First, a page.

The H4 SuperMINI features a Dolby ProLogic II encoded stereo output that can be used on any stereo recording device, from broadcast cameras to handheld recorders. In addition, it features three 3.5-mm stereo outputs for recording of the six individual microphones. The H4 also has built-in headphone monitoring, a zoom feature that will forward-bias the pickup pattern, a -12-dB pad, and an on-board center-channel microphone input that features phantom power supply. This allows the user to input any external microphone into the mix. Included with the H4 SuperMINI is a balanced TA-6–to–dual-XLR output for a robust balanced signal.

The PortaMic Pro is a lightweight portable solution for surround-sound recording and features the same quality as its big brother, the H4 SuperMINI, in a package that fits in the palm of a hand. The PortaMic Pro contains six individual microphones in the patented Holophone head design fed into a Dolby ProLogic II encoder, a -12-dB pad, and zoom feature, as well as a balanced TA-6–to–dual-XLR output.

The WMS-5 is a five-channel surround microphone with its matrix electronics housed in a single body. Based on extensive M-S stereo research conducted in conjunction with broadcaster NHK, the WMS-5 delivers realistic surround sound with minimal setup time and is easily mounted on the camera, boom pole, or pistol grip. The WMS-5 delivers reliable, phase-coherent, five-channel sound using five discrete output signals. The M capsule is used for both center (with shotgun directivity) and front-left and -right channels. The S signal is used for both front-left and -right and rear-left surround and -right surround channels. The rear M capsule is used for left surround and right surround. All capsules are aligned vertically on the same axis for precise phase coherence. The WMS-5 weighs 8.3 oz. and measures 9.25 in. long.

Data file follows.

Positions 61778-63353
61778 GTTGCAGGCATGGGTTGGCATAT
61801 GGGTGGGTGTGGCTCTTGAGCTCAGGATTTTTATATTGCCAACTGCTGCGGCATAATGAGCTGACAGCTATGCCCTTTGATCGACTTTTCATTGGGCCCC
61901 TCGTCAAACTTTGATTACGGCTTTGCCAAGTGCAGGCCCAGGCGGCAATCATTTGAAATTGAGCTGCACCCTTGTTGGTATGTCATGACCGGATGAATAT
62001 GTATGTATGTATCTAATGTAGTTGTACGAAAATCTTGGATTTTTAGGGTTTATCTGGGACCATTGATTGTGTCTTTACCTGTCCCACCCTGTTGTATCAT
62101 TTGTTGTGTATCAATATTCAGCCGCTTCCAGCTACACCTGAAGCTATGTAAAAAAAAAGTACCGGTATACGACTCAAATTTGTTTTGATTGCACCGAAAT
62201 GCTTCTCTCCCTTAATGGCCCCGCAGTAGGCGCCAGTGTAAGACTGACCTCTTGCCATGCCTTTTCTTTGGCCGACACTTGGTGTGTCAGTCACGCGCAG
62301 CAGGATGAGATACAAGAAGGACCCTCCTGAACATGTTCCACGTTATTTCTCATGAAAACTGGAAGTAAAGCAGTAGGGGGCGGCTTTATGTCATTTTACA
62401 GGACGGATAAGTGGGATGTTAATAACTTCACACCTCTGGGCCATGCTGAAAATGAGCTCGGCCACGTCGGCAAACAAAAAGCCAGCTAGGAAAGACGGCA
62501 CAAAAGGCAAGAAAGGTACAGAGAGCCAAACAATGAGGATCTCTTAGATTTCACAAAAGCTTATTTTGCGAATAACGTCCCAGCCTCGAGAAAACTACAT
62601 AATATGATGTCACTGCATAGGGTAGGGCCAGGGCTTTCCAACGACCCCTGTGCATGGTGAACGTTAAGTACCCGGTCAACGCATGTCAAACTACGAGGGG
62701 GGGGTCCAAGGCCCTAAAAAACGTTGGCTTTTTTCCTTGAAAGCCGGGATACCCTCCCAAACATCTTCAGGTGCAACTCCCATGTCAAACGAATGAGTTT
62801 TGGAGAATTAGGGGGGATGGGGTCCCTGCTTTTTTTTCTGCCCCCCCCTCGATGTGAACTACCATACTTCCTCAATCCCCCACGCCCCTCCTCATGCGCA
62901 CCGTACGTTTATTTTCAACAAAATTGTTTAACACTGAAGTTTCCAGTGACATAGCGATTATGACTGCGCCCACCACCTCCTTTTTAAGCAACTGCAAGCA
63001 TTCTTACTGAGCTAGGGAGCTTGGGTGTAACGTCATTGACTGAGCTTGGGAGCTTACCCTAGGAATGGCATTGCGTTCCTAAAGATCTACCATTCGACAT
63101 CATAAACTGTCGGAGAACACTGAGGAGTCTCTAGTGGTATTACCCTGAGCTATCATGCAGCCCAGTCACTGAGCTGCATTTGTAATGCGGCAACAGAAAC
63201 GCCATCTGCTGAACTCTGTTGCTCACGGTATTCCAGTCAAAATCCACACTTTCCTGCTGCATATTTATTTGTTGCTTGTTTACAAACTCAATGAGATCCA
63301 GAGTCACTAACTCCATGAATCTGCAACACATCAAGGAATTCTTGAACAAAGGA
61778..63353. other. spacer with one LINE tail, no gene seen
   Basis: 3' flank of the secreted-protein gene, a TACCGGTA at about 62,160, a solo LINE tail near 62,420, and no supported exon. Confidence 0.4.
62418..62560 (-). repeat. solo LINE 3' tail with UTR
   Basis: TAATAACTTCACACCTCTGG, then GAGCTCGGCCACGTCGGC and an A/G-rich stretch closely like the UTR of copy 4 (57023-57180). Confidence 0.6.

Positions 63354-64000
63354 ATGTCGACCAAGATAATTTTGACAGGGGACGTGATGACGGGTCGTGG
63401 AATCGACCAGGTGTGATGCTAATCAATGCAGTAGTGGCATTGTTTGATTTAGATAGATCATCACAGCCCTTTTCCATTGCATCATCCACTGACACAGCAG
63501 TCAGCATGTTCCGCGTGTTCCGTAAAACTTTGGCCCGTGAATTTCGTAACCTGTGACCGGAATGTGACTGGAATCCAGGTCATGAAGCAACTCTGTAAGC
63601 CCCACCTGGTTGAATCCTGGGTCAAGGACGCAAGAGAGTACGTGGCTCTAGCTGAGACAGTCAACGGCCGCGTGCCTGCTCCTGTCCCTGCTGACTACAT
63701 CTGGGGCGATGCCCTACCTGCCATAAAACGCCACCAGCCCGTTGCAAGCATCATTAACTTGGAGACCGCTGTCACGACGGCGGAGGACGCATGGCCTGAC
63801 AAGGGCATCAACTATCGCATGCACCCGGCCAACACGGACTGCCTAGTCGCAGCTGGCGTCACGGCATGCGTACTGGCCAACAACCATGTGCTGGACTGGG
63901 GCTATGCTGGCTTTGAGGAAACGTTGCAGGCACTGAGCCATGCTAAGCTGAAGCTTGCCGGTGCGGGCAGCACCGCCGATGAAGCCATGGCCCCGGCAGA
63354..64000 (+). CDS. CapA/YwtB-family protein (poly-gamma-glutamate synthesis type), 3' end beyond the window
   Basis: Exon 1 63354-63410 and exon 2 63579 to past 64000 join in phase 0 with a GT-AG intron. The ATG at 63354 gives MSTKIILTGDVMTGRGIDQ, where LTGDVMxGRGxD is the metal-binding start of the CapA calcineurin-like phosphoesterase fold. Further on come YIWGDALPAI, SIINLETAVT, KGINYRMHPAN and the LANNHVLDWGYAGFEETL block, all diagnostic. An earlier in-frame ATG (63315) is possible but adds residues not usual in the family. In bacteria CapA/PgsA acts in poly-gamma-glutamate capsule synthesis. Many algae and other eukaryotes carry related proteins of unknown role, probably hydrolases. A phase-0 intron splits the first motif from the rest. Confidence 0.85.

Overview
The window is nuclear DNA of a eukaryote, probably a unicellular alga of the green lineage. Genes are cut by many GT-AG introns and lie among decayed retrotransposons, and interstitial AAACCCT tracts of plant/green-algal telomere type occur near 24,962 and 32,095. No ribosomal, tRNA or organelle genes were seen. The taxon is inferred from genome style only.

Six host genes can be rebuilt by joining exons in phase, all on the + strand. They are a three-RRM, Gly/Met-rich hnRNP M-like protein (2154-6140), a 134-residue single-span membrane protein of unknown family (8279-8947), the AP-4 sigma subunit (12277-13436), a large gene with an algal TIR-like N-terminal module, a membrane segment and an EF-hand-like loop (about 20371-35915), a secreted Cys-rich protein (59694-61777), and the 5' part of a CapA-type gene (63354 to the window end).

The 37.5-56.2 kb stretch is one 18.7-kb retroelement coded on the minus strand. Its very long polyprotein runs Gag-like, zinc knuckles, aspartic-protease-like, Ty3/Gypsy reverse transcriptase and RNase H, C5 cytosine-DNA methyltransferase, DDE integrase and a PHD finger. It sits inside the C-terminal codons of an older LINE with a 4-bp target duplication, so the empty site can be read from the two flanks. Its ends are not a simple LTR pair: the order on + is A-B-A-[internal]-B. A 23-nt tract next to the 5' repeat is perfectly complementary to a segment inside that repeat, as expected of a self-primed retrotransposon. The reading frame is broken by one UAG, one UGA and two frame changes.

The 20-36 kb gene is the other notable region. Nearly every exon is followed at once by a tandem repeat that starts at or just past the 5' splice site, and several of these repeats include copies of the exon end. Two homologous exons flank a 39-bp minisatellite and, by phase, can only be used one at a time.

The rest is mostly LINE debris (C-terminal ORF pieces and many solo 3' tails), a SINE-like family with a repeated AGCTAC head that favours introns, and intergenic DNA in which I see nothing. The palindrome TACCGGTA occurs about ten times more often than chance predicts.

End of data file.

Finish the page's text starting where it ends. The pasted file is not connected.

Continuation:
The  DSF-B Digital Broadcast Package provides everything required to capture audio in mono, stereo, and 5.1 and offers a high degree of control over a wide range of microphone parameters right from the audio-control room. It consists of the DSF-2 microphone system — a multicapsule microphone and a 1U digital microphone control unit — and a DSF-3 digital surround processor. The DSF-2 microphone captures wholly phase-coherent multichannel audio, which can be folded down without the creation of unpleasant phase artifacts; this suits it to surround-sound broadcast applications where all 5.1 audio needs to be 100% downmix-compatible all the time. The DSF-3 processor allows complete manipulation of the microphone signals directly from the listening position, ranging from microphone orientation — such as rotate and tilt — to control polar patterns and front/rear image width. This DSF-B package has been used to originate 5.1 ambience for coverage of a wide range of large-scale sports events in stadiums and arenas worldwide and is permanently installed in many of leading soccer stadiums, such as the UK’s Manchester City, Arsenal, and Chelsea.